It’s time to roll the dice and check out the best retro board games of the past!
Though most people seem to think that Monopoly is the be all and end all of board game design, you’ll see that there’s always been much more out there than the wheeling and dealing of that particular game.
Board games have become increasingly popular in the last twenty years, spurred on by evolutions in game design that have made them much more compelling than the lazy, roll-and-move games or re-skinned, otherwise unchanged versions of Monopoly that we were used to as kids.
Yet not all games from our childhood had uninspired designs or lazily applied film or TV licenses – some were genuinely decent games that have stood the test of time and are fondly remembered to this day.
Some long out of print games have been crying out for new editions for years – and a few have even received updates or reprints too. So let’s take a look at the best retro board games!
10. Magic: The Gathering (1993)
It almost doesn’t feel right to include Magic: The Gathering in the list of retro board games, seeing as it’s always been in print since it released back in 1993 – albeit in ever-evolving form with new sets of cards – and is still successful, if not quite at its peak in terms of popularity.
Yet Richard Garfield’s pioneering collectible card game (CCG) concept – in which two players, cast as powerful magic-wielders ‘Planeswalkers’, take turns to play spells and creatures with the aim of reducing their opponent from 20 to 0 life – is an absolutely timeless game and can be one of the absolute finest two player experiences there is.
The collectable aspect can cause issues, with players who can afford to invest in the rarest and most powerful cards most likely to win, but there are numerous formats that players can agree to stick to that can see them level the playing field somewhat.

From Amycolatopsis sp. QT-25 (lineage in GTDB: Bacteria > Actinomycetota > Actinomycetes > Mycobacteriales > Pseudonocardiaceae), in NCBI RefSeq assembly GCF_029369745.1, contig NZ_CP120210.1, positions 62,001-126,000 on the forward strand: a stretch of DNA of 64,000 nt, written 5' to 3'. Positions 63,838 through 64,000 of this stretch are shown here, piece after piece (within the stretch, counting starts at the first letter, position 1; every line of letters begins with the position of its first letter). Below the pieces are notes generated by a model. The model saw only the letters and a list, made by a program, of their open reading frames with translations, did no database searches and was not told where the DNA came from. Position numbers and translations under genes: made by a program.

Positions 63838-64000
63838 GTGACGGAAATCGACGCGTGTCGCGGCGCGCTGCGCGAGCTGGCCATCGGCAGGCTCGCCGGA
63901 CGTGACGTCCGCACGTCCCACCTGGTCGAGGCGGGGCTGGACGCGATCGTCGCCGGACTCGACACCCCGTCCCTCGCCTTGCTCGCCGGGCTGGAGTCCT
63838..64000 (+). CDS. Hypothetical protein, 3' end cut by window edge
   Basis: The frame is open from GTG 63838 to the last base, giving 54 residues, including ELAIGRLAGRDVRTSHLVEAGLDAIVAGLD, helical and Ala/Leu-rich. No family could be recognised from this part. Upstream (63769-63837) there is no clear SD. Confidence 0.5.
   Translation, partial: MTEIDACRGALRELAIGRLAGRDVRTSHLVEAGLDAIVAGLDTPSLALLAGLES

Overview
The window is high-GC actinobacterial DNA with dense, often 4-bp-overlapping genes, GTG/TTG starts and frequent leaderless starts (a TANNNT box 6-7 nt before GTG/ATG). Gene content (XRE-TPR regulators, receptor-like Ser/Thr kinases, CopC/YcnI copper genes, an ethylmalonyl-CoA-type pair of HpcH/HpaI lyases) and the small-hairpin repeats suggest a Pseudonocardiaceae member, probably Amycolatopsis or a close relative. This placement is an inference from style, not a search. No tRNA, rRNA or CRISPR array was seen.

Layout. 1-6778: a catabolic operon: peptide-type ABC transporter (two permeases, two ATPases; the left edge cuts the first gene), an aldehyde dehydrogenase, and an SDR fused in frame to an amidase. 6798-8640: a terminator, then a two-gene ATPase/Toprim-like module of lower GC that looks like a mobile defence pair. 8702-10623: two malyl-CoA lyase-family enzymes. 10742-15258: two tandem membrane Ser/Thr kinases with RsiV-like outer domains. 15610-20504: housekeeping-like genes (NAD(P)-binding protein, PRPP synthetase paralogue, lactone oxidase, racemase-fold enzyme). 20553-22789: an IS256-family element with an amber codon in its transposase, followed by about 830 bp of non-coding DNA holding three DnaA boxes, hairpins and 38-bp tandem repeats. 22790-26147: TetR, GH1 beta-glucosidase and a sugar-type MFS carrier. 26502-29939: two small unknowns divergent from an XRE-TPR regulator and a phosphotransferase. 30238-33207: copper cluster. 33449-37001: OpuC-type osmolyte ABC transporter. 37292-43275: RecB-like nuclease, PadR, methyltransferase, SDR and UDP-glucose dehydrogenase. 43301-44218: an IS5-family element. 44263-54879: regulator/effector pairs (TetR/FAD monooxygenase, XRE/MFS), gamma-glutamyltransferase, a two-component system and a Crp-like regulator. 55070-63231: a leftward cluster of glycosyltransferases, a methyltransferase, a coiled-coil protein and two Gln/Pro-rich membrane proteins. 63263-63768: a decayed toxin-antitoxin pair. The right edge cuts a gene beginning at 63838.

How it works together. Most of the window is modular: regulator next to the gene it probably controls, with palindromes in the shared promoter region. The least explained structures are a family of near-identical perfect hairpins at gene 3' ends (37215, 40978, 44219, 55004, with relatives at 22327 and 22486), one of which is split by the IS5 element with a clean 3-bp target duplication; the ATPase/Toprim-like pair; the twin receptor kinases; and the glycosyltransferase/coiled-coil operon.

Arguably even more engaging and absorbing is the task of actually building a deck of cards from your collection – and the thrill of finding rare, strong creatures or abilities in booster packs is one that never truly subsides.
Though it can be devastating to lose when using a deck of cards that has taken ages to put together, the opposite – seeing your plans come together when up against an opponent who could have a deck comprised of 60 cards, whittled down from thousands upon thousands of possible options – is one of the best 90s toys that can be had in tabletop gaming.
9. Dungeon! (1975)
Another game that’s still in print, Dungeon! may have had a few licks of paint over the years to bring its visual design up to date, but the addictive gameplay has pretty much remained untouched since its mid-70s debut.
A dungeon crawl – in which players are cast in the role of a classic Dungeons and Dragons-style character, such as a Wizard, Fighter or Rogue – Dungeon! is a game that sees players exploring rooms, fighting monsters and collecting treasure, with the aim of reaching a pre-defined loot total in order to win.
Delving deeper into the dungeon is risky, because the monsters down there are deadlier and are going to find it much easier to kill you – but you will need to go a little further in to get the most valuable treasure if you want to beat the other players.